Maldonado Halo

A large sea urchin grazing in a macroalgal community.  Notice the white halo surrounding the urchin, indicating that it has grazed all of the algae within that region. Credit: Albert Pessarrodona.

Many humans enjoy eating predatory fish, and we have overfished much of the ocean’s best fisheries including the shallow temperate rocky reefs (4 – 12 m deep) in the northwest Mediterranean Sea. Removing these predators has caused sea urchin populations to explode, overgrazing their favorite macroalgal food source, and ultimately leading to the formation of urchin barrens – large areas with little algal growth, low productivity and a small nondiverse assemblage of invertebrates and vertebrates.


A sea urchin barrens whose macroalgae have been overgrazed by sea urchins. Credit: Albert Pessarrodona

Albert Pessarrodona became interested in this trophic cascade after years of diving in the Mediterranean. He noticed that in Marine Protected Areas, predatory fish abound and there are few visible urchins and lots of macroalgae. In nearby unprotected areas where fishing is permitted, urchins graze out in the open brazenly, and urchin barrens are common. He also wondered whether a second variable – sea urchin size – might play a role in this dynamic. Were large sea urchins relatively immune from predation by virtue of their large size and long spines, allowing them to forage out in the open even if predators were relatively common?


Interactions investigated in this study.  (a) Predators consume either small (left) or large (right) sea urchins (consumptive effects). (b) Sea urchins eat macroalgae. (c) Predators scare small or large sea urchins, reducing their foraging efficiency (nonconsumptive effects). (d) Predatory fish indirectly increase macroalgal abundance.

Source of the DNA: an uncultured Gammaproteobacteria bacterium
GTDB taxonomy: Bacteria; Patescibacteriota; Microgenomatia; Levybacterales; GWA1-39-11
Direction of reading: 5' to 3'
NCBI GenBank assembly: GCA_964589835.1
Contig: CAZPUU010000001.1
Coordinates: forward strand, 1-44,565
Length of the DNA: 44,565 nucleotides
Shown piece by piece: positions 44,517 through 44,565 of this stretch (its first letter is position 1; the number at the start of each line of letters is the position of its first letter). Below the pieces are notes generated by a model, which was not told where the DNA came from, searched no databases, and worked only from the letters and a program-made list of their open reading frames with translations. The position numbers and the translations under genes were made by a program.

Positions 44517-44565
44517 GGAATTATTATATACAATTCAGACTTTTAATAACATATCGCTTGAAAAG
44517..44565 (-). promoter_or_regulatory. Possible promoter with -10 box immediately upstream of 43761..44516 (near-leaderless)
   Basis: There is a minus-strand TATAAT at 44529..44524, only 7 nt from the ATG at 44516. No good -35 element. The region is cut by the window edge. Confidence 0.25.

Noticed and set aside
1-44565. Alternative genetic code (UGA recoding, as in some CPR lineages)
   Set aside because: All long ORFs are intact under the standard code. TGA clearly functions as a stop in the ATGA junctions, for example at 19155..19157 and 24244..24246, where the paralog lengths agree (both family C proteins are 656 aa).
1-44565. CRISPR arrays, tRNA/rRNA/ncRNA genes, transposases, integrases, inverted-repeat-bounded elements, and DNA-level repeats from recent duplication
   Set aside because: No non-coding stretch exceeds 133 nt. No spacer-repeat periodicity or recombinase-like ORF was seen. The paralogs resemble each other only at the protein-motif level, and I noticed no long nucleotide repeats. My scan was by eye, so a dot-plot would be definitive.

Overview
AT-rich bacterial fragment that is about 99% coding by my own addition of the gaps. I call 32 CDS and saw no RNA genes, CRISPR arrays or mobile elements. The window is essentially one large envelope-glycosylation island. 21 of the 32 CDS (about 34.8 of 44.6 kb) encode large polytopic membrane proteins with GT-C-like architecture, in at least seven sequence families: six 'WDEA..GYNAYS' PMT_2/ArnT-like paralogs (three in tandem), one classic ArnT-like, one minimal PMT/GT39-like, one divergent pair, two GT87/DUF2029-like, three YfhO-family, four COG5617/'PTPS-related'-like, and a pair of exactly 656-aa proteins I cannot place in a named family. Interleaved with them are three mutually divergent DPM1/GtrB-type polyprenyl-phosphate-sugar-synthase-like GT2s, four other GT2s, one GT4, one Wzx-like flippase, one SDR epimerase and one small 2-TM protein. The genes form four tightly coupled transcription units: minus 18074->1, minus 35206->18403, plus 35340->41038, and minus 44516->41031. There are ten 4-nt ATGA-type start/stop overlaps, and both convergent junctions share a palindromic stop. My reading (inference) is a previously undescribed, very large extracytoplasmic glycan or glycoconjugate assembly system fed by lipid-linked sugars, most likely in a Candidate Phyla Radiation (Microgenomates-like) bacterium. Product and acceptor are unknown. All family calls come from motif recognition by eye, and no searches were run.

Pessarrodona and his research team used field and laboratory experiments to explore the relationship between sea urchin size and their survival and behavior in high-predator-risk and low-predator-risk conditions. High-risk was the Medes Islands Marine Reserve, which has had no fishing since 1983 and boasts a large, diverse assemblage of predatory fish, while low-risk was the nearby Montgri coast, which has a similar habitat structure, but allows fishing. The researchers tethered 40 urchins of varying sizes to the sea bottom (about 5m deep) in each of these regions, left them for 24 hours, and then collected the survivors to compare survival in relation to body size in high and low-risk conditions. They discovered that large urchins were much less likely to get eaten than were small urchins, and that the probability of getting eaten was substantially greater in the high-risk site.


Probability of being eaten in relation to sea urchin size (cm) in high-risk (blue line) and low-risk (green line) habitats.

Pessarrodona and his colleagues followed this up by investigating whether the relatively predation-resistant large urchins were less fearful, and thus more likely to forage effectively, even in high-risk sites. Previous studies showed that sea urchins can evaluate risk using chemical cues given off by other urchins injured in a predatory attack, or given off by the actual predators. To explore the relationship between these cues and sea urchin behavior, the researchers put either large or small sea urchins into partitioned tanks with an injured sea urchin. Water flowed from one partition to the other, so the experimental sea urchins received chemical cues from the injured urchins. They also had a group of sea urchins placed in similar tanks without any injured sea urchins as controls. The experimental sea urchins were given seagrass to feed on, and the researchers calculated feeding rates based on how much food remained after seven days.